After praying desperately for some sort of inspiration, my prayer must have been answered as I heard myself saying that if they were clean, honest and polite, they would be doing the world more good than harm. This seemed to be received with general approval and, for once, I was able to leave such an interview without wondering whether I had put my foot in something.

It is perfectly true that life in the more prosperous countries has been becoming daily more technical and complicated. It is also becoming more competitive and, since many more people have to rely on getting a job in order to achieve the standard of living which they have come to expect, training for jobs has come to be seen as the most important aspect of education. The tendency is therefore to judge the success of schools and colleges almost entirely on the record of academic achievements of their students. (I sometimes feel that it would be more revealing if they were to be required to publish the number of their former students presently in gaol).

I would suggest that academic education and technical training are only elements--very important elements--in the broader process of the formation and development of young people. The question, of course, is whether academic education and intellectual or technical qualifications are really all that young people need to prepare them to provide for themselves and their families and to maintain and, hopefully, to improve the level of contemporary civilization. The attitude and behaviour of some young people--and indeed of many adults--suggests that their preparation has not been wholly adequate to the task.

Looking back into history, it seems clear that the most successful way of enforcing reasonable standards of behaviour was by applying sufficiently severe punishments or reprisals to deter those who would otherwise indulge their uncivilized practices. Fear of reprisals is about the only restraint that some people are prepared to recognize.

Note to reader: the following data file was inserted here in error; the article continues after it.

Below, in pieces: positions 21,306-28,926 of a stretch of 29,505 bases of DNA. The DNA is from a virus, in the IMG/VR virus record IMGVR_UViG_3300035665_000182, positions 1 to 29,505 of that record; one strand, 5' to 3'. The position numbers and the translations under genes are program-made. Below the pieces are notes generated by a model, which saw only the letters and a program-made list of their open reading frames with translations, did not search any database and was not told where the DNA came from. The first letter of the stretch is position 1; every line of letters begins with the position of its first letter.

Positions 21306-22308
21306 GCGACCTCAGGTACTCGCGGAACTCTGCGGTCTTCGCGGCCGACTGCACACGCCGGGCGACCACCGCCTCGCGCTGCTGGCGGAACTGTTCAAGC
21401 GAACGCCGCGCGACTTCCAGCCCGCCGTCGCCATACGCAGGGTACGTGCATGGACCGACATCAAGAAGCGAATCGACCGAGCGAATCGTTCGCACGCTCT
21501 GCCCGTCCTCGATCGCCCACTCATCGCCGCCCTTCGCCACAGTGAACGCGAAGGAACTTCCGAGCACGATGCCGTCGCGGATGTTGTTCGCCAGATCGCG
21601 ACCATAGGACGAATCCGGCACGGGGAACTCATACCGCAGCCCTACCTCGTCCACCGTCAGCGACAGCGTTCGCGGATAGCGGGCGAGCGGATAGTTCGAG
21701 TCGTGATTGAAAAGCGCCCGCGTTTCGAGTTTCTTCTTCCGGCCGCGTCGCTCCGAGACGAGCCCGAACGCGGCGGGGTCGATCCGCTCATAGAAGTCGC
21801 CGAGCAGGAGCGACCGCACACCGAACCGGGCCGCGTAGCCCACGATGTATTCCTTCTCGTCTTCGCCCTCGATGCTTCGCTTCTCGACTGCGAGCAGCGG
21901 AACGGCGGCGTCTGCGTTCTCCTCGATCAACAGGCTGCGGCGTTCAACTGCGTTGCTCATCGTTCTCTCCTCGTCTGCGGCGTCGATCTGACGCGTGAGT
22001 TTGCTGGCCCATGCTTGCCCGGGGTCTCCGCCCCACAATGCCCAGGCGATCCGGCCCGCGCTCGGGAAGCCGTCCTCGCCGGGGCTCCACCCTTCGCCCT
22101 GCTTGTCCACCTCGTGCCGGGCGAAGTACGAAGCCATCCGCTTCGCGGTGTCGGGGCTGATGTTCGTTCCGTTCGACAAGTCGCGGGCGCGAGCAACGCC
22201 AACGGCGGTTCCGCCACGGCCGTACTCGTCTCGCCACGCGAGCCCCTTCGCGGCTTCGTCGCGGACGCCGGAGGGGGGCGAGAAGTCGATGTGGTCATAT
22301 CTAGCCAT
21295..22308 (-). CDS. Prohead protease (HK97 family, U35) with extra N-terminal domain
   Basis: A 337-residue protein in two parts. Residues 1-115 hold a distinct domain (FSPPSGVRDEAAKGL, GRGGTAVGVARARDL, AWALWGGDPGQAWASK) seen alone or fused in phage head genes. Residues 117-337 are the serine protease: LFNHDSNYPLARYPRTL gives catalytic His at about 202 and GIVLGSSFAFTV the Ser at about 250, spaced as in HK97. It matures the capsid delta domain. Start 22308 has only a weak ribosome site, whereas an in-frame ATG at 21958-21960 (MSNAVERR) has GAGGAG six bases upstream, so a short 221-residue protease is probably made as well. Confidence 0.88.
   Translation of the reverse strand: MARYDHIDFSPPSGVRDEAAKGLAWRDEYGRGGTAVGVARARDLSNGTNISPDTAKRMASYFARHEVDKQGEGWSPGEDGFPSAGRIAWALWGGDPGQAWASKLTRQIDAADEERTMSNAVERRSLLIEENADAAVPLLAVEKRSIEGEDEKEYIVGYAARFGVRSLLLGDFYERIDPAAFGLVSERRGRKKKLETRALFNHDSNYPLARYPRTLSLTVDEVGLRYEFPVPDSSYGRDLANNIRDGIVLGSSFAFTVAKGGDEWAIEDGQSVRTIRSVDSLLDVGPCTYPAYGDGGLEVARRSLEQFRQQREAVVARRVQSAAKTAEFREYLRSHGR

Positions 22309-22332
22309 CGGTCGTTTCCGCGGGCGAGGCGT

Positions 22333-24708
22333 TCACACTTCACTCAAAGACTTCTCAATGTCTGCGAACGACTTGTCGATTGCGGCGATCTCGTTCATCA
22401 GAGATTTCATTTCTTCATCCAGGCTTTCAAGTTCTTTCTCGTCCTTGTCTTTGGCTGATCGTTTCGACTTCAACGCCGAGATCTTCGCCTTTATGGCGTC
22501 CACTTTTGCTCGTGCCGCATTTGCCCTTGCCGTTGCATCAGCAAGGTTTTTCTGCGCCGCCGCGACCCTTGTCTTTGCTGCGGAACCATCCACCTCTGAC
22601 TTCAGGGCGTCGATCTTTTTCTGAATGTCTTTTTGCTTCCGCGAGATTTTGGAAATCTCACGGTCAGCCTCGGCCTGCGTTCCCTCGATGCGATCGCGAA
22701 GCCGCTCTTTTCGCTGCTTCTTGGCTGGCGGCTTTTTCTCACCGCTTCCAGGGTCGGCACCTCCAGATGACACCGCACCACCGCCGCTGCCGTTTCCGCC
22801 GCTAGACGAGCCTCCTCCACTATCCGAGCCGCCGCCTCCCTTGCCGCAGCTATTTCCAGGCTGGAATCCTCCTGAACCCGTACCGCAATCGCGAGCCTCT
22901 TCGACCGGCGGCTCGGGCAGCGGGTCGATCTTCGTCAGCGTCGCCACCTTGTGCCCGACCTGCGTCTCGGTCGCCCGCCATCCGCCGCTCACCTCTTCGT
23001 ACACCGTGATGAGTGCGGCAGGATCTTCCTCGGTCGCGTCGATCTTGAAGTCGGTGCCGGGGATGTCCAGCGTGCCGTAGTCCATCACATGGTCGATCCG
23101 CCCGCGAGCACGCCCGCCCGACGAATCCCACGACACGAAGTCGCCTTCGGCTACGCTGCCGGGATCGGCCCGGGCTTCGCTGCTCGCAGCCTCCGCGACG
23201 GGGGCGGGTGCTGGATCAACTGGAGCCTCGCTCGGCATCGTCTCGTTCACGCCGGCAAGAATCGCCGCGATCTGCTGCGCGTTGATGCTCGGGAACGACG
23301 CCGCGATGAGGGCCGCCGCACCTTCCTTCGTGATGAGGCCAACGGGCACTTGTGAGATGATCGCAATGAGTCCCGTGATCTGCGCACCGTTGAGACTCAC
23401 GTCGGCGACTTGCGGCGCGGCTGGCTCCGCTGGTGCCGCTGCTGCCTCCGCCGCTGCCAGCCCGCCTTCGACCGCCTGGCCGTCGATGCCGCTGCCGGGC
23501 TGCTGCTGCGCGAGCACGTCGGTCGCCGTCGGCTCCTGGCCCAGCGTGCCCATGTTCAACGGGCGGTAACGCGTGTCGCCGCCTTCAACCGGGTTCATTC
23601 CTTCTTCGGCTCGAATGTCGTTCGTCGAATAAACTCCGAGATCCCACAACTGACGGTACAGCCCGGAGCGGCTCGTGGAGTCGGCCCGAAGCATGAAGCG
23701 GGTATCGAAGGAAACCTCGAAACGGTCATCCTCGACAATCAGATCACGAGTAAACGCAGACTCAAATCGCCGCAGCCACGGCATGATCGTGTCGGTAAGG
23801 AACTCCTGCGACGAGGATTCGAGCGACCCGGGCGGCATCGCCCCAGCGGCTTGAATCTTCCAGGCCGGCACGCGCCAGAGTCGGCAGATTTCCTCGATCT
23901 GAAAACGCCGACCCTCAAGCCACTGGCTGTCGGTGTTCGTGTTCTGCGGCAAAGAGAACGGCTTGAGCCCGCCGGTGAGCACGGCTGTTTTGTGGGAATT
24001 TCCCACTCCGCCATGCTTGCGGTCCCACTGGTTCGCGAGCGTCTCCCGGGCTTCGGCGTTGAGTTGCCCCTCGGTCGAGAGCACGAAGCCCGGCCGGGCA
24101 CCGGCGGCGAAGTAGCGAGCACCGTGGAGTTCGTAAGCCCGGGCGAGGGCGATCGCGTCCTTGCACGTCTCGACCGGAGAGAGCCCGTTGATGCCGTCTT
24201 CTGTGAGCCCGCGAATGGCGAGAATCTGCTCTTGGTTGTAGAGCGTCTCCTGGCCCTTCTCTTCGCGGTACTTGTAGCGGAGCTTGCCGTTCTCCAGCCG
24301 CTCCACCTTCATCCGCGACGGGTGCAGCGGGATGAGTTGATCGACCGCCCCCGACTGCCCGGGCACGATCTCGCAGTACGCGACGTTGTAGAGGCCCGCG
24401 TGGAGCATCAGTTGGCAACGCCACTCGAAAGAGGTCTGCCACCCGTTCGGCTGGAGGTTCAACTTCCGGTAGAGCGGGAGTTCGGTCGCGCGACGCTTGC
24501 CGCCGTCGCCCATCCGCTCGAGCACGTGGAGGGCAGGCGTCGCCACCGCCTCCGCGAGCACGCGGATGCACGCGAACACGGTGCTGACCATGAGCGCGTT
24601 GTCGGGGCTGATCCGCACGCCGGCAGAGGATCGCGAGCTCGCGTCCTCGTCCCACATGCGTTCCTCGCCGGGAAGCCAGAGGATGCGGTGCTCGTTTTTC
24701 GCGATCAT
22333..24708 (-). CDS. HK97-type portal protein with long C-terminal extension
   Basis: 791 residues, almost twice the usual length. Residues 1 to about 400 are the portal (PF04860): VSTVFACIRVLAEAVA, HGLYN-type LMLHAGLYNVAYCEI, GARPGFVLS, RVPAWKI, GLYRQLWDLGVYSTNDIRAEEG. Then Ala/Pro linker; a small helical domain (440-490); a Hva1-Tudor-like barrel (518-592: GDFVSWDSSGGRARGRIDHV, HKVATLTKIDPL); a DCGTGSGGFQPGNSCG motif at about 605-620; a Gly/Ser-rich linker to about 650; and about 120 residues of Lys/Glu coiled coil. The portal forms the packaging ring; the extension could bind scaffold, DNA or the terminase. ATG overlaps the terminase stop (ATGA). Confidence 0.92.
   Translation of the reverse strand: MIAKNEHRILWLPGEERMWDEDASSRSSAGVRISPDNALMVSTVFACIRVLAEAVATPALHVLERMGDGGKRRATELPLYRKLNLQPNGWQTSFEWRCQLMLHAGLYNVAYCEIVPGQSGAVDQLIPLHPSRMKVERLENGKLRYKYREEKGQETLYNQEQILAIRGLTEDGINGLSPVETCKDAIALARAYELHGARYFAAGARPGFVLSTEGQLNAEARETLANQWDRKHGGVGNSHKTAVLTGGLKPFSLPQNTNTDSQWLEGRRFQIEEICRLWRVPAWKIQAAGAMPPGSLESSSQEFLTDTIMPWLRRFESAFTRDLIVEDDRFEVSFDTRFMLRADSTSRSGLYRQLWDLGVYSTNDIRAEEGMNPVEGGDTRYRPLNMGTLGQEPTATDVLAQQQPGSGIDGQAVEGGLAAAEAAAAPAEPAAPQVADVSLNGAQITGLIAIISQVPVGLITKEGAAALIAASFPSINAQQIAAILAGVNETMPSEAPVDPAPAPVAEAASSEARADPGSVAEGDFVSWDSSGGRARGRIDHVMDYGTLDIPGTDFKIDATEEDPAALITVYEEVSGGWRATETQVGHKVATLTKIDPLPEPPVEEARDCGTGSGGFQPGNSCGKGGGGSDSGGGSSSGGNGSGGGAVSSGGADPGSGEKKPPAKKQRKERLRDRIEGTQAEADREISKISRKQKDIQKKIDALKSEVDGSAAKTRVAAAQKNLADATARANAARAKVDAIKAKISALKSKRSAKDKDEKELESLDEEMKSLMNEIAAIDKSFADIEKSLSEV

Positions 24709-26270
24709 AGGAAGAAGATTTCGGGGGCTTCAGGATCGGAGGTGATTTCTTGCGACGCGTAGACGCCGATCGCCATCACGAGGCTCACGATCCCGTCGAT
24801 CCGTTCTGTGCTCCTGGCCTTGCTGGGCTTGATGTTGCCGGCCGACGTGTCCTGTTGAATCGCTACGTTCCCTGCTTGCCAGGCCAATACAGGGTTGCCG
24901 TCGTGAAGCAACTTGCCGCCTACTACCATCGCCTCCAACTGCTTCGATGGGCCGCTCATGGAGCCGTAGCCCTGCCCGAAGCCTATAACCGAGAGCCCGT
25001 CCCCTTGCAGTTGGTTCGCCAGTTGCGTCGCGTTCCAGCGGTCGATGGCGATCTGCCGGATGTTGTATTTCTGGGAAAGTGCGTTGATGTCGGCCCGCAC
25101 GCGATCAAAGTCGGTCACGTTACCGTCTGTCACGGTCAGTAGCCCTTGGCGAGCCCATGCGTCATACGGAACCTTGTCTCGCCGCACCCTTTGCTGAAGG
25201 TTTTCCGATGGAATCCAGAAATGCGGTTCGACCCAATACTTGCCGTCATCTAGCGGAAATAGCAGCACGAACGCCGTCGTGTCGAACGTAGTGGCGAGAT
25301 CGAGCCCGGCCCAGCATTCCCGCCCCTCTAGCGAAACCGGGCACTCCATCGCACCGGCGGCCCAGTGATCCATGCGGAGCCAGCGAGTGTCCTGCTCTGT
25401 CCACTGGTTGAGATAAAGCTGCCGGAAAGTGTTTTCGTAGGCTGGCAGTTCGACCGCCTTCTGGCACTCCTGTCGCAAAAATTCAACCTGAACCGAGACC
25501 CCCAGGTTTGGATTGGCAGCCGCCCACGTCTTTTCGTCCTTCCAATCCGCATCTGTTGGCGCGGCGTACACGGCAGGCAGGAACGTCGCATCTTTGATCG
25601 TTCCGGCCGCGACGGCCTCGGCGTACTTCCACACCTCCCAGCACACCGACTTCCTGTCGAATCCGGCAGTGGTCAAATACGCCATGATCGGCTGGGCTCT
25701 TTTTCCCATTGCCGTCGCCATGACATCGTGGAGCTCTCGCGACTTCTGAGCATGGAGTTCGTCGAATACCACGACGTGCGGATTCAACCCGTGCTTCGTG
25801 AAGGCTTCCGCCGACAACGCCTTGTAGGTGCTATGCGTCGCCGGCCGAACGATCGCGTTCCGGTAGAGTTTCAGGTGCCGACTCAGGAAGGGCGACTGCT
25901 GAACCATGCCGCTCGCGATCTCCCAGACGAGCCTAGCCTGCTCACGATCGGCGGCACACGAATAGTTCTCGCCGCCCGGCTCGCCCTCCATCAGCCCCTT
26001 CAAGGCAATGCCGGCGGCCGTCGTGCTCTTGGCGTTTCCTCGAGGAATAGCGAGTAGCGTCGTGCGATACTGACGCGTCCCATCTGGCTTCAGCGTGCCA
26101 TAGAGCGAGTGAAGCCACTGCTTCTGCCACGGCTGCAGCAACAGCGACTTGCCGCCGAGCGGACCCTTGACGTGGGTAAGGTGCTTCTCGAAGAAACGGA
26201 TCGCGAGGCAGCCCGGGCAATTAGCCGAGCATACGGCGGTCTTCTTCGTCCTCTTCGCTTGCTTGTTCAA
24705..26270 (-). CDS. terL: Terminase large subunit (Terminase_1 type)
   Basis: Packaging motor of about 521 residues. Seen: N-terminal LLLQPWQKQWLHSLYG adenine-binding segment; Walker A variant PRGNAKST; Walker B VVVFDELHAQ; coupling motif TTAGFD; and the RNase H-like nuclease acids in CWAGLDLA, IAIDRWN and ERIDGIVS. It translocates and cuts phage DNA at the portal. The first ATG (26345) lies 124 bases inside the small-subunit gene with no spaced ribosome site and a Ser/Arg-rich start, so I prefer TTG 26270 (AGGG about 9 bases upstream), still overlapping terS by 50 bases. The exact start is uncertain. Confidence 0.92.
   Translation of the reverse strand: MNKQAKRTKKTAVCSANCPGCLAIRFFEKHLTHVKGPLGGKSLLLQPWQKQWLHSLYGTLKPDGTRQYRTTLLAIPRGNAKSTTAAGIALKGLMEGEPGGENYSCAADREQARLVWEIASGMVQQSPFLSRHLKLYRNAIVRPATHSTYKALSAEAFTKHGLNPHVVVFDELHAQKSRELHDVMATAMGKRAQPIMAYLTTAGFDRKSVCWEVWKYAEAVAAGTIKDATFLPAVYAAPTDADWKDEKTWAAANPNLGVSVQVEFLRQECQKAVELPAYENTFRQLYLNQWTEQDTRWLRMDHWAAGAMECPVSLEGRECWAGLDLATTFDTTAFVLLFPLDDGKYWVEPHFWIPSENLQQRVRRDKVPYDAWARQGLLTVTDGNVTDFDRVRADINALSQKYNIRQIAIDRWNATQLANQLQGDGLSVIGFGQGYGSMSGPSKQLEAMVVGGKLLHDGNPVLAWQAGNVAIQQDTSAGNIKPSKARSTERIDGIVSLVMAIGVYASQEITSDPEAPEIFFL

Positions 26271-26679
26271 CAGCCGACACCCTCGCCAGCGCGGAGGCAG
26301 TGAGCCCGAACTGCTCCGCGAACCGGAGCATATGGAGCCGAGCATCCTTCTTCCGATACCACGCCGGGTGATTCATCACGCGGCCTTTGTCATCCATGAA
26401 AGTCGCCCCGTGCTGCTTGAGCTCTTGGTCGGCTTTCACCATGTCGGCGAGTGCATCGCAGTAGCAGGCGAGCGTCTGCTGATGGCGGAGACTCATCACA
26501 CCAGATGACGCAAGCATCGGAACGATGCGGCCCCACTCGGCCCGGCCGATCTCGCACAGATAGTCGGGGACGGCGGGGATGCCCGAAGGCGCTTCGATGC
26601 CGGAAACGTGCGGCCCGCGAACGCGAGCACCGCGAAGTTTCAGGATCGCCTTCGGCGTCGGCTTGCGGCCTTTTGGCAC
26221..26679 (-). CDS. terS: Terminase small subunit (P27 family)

However, the snag is that we are now supposed to be living in caring, considerate and humanitarian societies, where effective reprisals are no longer tolerated. The result appears to mean that the bullies and aggressors are free to do what they like, without any fear of the sort of reprisals that they might respect.

The former Soviet Union and Yugoslavia are cases in point. No sooner was the harsh communist regime lifted than crime and vicious civil wars have made life intolerable for the ordinary citizens. Once respect for the law and civilized behaviour is lost, the law of the jungle takes over. The trouble is that laws and threats of reprisals are negatives in that they forbid things. I believe it is just as important, if not more so, to encourage and motivate young people to do the right things of their own volition.

I suppose every generation has had to learn to live with the angry, the prejudiced, the protesters and the extremists, but that is no reason to give up the idea of trying to inculcate more civilized and rational behaviour in the young. This will not be achieved if they see that uncivilized behaviour in the community and in the entertainment media is apparently acceptable and praiseworthy.

Many people recognize that sport and recreation develop bodily fitness. I would suggest that participation in sport, particularly in team games, also teaches some of the most basic lessons in behaviour. Team games are exercises in structured co-operation. It is the co-ordination of individual skills and team tactics and the sublimation of individual ambitions for the good of the team that brings success. That is precisely the formula that makes for successful enterprises and communities.